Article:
336

Z

Iso-Distortion Contours for Far Fixation Point

Z

3.0

Iso-Distortion Contours for Far Fixation Point

0.6

2.5 2

2.0

C

0.7

0.7

1.5 0.8

0.8

1

1.0

0.9

0.9

0.5 -16 o

0

o

1.0

1.0 x o 16

a

0

X 0

b Z

Z

Iso-Distortion Contours for Near Fixation Point

1

Iso-Distortion Contours for Near Fixation Point

1.9 0.5

1.7

1.9

C 1.5

1.7

0.5

1.3

1.5

1.1 0 -16 o

c

0

o

16

1.3

0

x o

0

d

5 Conclusions

The geometric structure of the visual space perceived by humans has been a subject of great interest in philosophy and perceptual psychology for a long time [2, 23, 24, 29]. With the advent of digital computers and the possibility of constructing anthropomorphic robotic devices that perceive the world in a way similar to the way humans and animals perceive it, computational studies are beginning to be devoted to this problem [20]. Many synthetic models have been proposed over the years in an attempt to account for the systematic distortion between physical and perceptual space. These range from Euclidean geometry [14] to hyperbolic [24] and affine [32, 35] geometry. Many other interesting approaches have also been proposed, such as the Lie group theoretical studies of Hoffman [16] and the work of Koenderink and van Doorn [21], that are characterized by a deep geometric analysis concerned with the invariant quantities of the distorted perceptual space. It is generally believed in the biological sciences that a large number of shape representations are computed in our heads, and different cues are processed with different algorithms. For the case of motion and/or stereo, there might exist more than one process performing local analysis of motion or stereo disparity, that might work at several levels of resolution [25]. The analysis proposed here has concentrated on a global examination of motion or disparity fields to explain a number of psychological results

X

Fig. 21. Iso-distortion contours for horizontal disparities: a, b for far fixation point in visual space a and actual space b; c, d for near fixation point in visual and actual space

about the distortion of visual space that takes place over an extended field of view. In contrast to the synthetic approaches in the literature, we have offered an analytic account of a number of properties of perceptual space. Our starting point was the fact that when we have multiple views of a scene (motion or stereo), then the 3D rigid transformation relating the views, and functions of local image correspondence, determine the perceived depth of the scene. However, even slight miscalculations of the parameters of the 3D transformation result in computing a distorted version of the actual physical space. In this paper, we studied geometric properties of the computed distorted space. We have concentrated on analyzing the distortions from first principles, through an understanding of iso-distortion loci, and introduced an analytic, geometric framework as a tool for modeling the distortion of depth. It was found that, in general, the transformation between physical and perceptual space (i.e., actual and computed space) is a Cremona transformation; however, it turns out that this transformation can be approximated locally quite closely by an affine transformation in the inverse depth or a hyperbolic transformation in the depth. This can be easily understood from the equations. For the case of stereo, where nx = 1, if we ignore the quadratic terms in the image coordinates which are very small with regard to the linear and constant terms, we obtain from (3)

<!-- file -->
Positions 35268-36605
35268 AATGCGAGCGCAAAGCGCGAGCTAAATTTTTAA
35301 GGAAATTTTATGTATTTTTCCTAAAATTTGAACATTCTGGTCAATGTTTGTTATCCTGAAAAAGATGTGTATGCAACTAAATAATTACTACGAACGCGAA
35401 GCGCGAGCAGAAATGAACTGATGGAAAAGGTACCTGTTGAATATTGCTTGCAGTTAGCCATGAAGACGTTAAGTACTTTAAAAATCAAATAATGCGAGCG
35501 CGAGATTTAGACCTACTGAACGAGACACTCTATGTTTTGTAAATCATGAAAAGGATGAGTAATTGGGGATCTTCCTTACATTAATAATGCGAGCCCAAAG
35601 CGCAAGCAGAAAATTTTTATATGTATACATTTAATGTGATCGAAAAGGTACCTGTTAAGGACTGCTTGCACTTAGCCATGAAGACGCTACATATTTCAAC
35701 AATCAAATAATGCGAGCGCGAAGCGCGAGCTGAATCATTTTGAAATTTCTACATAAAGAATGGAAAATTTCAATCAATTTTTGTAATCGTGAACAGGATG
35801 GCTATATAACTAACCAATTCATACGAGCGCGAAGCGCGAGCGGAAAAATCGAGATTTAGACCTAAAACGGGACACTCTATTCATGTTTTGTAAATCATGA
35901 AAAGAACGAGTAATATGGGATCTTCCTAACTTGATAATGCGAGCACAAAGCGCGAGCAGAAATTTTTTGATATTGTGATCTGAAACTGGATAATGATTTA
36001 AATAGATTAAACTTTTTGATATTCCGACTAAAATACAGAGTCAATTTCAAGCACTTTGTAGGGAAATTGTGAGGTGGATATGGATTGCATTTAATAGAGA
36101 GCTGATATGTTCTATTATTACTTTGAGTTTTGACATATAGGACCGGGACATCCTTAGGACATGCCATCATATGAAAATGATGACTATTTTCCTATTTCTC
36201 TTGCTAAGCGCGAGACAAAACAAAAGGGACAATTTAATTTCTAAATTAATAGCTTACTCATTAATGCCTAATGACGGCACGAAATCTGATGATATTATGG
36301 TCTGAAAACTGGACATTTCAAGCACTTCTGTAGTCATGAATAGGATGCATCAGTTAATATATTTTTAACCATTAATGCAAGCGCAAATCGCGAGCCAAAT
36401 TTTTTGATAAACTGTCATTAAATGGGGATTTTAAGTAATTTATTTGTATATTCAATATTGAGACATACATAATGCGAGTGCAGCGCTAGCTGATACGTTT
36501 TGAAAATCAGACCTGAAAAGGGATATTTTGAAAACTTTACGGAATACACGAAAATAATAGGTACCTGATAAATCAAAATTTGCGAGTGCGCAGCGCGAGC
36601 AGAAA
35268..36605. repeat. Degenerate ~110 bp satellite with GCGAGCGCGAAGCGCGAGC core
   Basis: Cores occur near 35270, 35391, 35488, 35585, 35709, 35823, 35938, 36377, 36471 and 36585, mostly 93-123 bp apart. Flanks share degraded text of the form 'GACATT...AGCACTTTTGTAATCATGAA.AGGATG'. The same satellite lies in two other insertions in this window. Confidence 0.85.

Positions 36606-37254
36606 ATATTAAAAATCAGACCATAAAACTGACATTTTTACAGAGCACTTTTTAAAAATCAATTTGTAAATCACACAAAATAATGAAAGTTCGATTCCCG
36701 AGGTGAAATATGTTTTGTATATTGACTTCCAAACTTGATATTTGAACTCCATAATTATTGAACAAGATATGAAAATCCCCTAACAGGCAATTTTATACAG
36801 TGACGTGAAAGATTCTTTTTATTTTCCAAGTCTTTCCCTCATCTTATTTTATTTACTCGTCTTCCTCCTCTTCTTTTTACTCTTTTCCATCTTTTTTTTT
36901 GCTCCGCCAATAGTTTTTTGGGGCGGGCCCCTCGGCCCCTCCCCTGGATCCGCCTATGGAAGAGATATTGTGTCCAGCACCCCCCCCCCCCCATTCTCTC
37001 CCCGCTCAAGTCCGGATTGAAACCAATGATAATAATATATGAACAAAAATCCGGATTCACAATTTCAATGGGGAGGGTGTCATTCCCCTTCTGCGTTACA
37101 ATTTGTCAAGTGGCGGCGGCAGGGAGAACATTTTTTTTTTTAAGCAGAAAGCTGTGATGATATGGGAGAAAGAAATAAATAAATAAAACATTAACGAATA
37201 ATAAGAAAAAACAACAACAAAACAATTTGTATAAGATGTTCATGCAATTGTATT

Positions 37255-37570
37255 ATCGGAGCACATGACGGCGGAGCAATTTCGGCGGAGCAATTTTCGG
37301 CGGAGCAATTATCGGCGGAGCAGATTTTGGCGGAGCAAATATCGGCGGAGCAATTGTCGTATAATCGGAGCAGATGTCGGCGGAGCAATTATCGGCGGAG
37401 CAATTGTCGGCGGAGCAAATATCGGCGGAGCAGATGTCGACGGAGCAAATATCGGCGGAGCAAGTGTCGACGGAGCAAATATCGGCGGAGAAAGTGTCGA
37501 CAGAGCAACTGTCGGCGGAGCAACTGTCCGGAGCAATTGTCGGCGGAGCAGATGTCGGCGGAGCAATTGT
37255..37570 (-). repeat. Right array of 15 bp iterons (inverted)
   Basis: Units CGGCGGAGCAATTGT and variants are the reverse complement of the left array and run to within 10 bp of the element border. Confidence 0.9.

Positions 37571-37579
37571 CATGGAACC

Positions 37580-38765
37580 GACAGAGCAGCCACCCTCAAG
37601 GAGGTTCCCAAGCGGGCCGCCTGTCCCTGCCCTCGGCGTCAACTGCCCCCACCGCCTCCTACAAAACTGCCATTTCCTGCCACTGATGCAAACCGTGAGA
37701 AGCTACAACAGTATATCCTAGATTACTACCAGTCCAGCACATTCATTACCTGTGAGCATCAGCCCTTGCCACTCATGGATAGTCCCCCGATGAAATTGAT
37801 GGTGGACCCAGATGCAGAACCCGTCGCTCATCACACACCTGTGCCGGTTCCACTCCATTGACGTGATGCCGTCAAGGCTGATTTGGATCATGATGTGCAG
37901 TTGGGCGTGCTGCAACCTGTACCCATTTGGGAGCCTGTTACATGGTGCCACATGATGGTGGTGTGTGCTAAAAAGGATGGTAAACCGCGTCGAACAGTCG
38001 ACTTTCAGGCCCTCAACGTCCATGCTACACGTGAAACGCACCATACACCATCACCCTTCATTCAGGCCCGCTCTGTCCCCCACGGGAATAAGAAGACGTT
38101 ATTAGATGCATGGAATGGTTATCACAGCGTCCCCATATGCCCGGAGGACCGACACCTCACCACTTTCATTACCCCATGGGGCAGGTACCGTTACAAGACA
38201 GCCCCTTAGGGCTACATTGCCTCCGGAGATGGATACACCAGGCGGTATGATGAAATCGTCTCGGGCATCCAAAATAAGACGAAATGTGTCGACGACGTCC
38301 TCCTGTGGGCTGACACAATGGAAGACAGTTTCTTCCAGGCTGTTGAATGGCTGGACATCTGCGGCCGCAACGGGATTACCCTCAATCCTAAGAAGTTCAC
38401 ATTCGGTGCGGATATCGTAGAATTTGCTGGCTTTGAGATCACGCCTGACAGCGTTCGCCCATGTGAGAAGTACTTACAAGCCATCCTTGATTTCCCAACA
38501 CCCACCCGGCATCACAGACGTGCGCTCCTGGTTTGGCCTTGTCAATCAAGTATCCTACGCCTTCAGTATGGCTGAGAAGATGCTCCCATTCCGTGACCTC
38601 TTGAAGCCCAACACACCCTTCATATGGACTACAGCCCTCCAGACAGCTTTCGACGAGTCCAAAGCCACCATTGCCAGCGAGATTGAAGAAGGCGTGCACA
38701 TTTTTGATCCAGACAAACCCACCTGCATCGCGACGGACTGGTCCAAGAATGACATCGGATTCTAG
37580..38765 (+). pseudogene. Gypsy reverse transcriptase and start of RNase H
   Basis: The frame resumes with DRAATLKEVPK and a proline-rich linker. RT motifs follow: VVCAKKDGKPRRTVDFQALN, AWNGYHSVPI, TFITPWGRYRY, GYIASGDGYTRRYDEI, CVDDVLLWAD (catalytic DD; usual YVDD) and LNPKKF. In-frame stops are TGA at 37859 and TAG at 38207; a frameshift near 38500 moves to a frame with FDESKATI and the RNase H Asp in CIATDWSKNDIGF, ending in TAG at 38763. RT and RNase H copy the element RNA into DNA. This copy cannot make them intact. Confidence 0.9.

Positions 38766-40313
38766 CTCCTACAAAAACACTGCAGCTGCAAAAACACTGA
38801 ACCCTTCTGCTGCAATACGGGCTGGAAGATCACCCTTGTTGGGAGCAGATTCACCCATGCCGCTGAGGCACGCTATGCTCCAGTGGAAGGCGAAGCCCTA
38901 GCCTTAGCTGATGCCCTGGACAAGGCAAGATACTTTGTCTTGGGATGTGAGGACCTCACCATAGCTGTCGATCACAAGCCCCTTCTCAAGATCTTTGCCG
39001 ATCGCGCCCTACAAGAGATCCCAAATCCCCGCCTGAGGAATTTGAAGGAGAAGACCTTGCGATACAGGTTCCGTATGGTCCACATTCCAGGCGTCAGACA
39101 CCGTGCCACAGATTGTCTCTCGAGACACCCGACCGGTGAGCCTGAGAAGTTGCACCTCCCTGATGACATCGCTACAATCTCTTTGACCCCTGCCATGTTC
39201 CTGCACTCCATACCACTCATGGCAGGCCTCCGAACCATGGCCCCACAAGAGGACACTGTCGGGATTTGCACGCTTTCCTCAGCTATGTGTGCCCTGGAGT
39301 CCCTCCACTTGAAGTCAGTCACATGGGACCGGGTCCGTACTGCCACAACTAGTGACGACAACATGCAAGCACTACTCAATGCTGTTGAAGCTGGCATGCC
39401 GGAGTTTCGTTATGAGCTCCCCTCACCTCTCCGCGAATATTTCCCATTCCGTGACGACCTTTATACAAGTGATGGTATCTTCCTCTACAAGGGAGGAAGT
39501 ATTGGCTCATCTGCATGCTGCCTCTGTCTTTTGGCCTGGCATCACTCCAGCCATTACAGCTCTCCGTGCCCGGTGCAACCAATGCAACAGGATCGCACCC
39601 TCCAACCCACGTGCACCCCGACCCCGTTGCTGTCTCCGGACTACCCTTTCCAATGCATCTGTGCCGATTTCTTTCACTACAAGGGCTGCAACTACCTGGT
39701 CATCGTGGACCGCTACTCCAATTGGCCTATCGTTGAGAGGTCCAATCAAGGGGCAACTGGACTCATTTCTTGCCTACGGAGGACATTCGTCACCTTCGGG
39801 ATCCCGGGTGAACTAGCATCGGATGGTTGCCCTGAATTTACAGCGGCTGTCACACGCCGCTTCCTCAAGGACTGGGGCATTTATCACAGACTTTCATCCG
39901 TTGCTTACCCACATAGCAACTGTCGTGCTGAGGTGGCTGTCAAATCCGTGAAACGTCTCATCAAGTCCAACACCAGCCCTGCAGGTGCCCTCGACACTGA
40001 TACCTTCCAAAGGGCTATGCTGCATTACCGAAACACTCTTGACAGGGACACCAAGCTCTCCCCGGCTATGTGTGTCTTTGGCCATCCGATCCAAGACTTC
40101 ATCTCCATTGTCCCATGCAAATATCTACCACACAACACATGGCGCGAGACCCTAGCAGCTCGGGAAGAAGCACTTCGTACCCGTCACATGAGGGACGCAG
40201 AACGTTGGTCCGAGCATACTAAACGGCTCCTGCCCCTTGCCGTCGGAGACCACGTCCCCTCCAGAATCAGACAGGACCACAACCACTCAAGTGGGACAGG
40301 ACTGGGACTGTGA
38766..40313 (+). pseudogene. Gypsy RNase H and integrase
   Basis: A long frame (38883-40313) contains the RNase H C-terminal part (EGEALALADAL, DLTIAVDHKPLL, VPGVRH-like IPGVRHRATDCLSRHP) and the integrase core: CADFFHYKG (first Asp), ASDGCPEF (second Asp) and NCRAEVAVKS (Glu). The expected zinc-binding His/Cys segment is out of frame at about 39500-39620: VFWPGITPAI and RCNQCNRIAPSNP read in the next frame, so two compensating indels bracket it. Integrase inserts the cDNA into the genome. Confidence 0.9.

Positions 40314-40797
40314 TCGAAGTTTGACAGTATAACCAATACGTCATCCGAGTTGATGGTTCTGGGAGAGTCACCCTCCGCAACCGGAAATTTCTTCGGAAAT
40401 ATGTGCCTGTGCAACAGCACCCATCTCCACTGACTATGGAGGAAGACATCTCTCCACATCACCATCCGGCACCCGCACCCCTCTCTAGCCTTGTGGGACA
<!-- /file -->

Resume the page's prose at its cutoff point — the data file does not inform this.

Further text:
337

x − xˆ0 x − x0 − β  f Z x−x0 − β f 1 = Z ˆ x − xˆ0 Z Zˆ = Z ·

or (7)

If we consider x to be locally constant, (7) describes Zˆ locally as a hyperbolic function of Z or 1/Zˆ as an affine function of 1/Z. Thus, our model is in accordance with some of the models previously employed in the psychophysical literature. For all practical purposes, the locally described approximations are so close to the real Cremona transformation that they cannot possibly be distinguished from experimental data. Finally, in the light of the misperceptions arising from stereopsis and motion, the question of how much information we should expect from these modules must be raised. The iso-distortion framework can be used as an avenue for discovering other properties of perceived space. Such properties may lead to new representations of space that can be examined through further psychophysical studies. We are interested ultimately in the invariances of the perceived distorted space, since these invariances will reveal the nature of the representations of shape that flexible vision systems, biological or artificial, extract from images. Acknowledgements. The support of the Office of Naval Research under Grant N00014-96-1-0587 is gratefully acknowledged. The second author was also supported in part by the Tan Kah Khee Postgraduate Scholarships. Special thanks to Sara Larson for her editorial and graphics assistance.